WASHINGTON (Reuters) - Reports of heavy civilian casualties from Russia’s bombing campaign in Syria are one key reason why Washington is unlikely to coordinate airstrikes with Moscow against Islamic State, U.S. officials told Reuters, even as President Barack Obama left the door ajar on Tuesday to military cooperation with the Kremlin.
Appearing at a White House news conference with his French counterpart, Francois Hollande, Obama reiterated that Russia was “welcome to be part of this broad-based coalition that we’ve set up.” But first, he said, it must shift its focus from propping up Syrian President Bashar al-Assad and redirect its airstrikes away from moderate rebels to hit Islamic State militants.
U.S. officials, however, said there are other obstacles to Russian participation in the U.S.-led coalition of some 60 nations that is hitting the Islamic State in Syria and Iraq.
From the White House to the Pentagon, officials are concerned about widespread reports of mounting civilian casualties from Russian air strikes, even though the issue has received far less public attention than the Assad government’s use of “barrel bombs” against unarmed civilians.
The United States, by working with Moscow militarily in Syria, could be seen as complicit in the killing and wounding of civilians, U.S. officials said, speaking on condition of anonymity.
They also said they feared that U.S.-Russian military cooperation would strain U.S. ties with moderate rebel groups, some of whom Washington is backing militarily.
A U.S. official said that Russia’s apparent lack of regard for civilian casualties was one of the reasons the United States has been reluctant to partner with Moscow. The official noted the lengths that the United States has gone to to prevent civilian deaths, describing it as a core part of the U.S.-led coalition’s strategy in Syria.
U.S. officials said they did not dispute Syrian human rights activists’ allegations that Russian bombs and missiles have hit mosques, hospitals and other civilian infrastructure, killing hundreds of people.
Colonel Steve Warren, a Baghdad-based spokesman for the U.S.-led coalition, said the U.S. military believes private estimates from non-governmental groups of the civilian death toll were probably “fairly accurate.”
The Syrian Observatory for Human Rights said in a Nov. 20 report that at least 403 civilians, including more than 160 women and children, had died in Russian airstrikes. Other organizations have different estimates.
“This is sloppy military work,” Warren said of the Russian airstrikes. “This is the reckless and irresponsible, imprecise and frankly uncaring approach to operations in Syria that the Russians have taken on.”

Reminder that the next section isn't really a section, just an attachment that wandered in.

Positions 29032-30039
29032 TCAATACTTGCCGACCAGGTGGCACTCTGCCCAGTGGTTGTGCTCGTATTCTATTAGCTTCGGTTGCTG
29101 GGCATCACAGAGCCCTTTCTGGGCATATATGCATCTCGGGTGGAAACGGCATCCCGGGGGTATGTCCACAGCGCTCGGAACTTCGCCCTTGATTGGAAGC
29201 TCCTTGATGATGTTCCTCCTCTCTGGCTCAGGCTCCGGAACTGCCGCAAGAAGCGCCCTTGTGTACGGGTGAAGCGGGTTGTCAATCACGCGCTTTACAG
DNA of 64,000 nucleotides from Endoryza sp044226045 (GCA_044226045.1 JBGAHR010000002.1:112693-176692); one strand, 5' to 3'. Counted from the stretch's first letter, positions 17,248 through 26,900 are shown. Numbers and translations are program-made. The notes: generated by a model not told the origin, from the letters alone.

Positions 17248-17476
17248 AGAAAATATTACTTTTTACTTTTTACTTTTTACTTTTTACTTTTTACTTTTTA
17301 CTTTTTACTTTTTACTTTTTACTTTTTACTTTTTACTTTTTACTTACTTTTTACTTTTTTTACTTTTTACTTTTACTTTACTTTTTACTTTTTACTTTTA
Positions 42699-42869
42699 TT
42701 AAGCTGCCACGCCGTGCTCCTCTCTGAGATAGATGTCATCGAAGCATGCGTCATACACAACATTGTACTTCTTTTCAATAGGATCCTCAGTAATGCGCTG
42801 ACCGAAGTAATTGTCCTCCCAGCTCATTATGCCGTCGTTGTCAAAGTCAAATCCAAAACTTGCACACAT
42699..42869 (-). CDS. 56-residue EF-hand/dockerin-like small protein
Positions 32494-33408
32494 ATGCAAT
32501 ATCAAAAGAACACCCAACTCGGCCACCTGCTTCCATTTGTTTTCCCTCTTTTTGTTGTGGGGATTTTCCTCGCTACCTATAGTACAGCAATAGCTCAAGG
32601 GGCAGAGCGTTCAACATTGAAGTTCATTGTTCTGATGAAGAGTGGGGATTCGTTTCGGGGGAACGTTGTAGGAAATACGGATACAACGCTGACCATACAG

Russia says its airstrikes are directed against the Islamic State, and it denies that it has killed civilians. It said earlier this month that it was “outraged” by a report by a U.S. organization, Physicians for Human Rights, that alleged it had bombed 10 medical facilities in October.
Fadel Abdul Ghany, the head of the Syrian Network for Human Rights, put his organization’s latest count of civilian deaths in Russian airstrikes at 265. Most Russian attacks have been in opposition-held areas of northeastern Idlib Province, neighboring Latakia Province and around the contested northern city of Aleppo, he said.
The Obama administration has been careful to avoid calling attention to the civilian casualties. Washington is vulnerable to criticism for its own airstrikes that U.S. officials say inadvertently killed civilians in Iraq and Afghanistan, most recently last month in a hospital in the northern Afghan province of Kunduz.
One reason why Russia’s airstrikes are killing civilians, according to U.S. officials, is its heavy reliance on “dumb bombs,” as opposed to precision-guided munitions. One U.S. government source also said many of Russia’s targets in Syria have been supplied by Assad’s government.
The United Nations estimates that some 250,000 people have died in Syria’s civil war and 11 million uprooted from their homes, including more than 4 million who have fled the country.
The administration has other concerns about closer military cooperation with Russian President Vladimir Putin, who has called for coordinating airstrikes with the U.S.-led coalition.
Washington has had rocky relations with many of the Syrian rebel groups that it has armed. Even if Russia shifted the focus of its airstrikes to the Islamic State, U.S. officials worry that allying with Russia could fray relations further.
Finally, Putin’s failure to ensure that pro-Russian rebels in eastern Ukraine implement a February 2015 peace deal is yet another factor, the officials said.
Lieutenant General Ben Hodges, the commander of U.S. Army forces in Europe, said Putin’s openness to coordinating militarily with Washington is making America’s Eastern European allies uneasy.
“There is concern amongst several East European allies and Ukraine that this will allow Russia to sort of come out of its isolation,” Hodges told Reuters, referring to the international sanctions imposed on Russia for its invasion of Ukraine.
Further dampening prospects of U.S.-Russian cooperation, NATO ally Turkey, shot down a Russian fighter jet on Tuesday. It accused Moscow of violating its airspace as it carries out strikes against non-Islamic State targets across the border in Syria.
Until now, communication between the United States and Russian militaries on Syria has been limited to contacts aimed at avoiding an accidental clash in the skies as they carry out rival bombing campaigns.
Additional reporting by Arshad Mohammed and Mark Hosenball, editing by Ross Colvin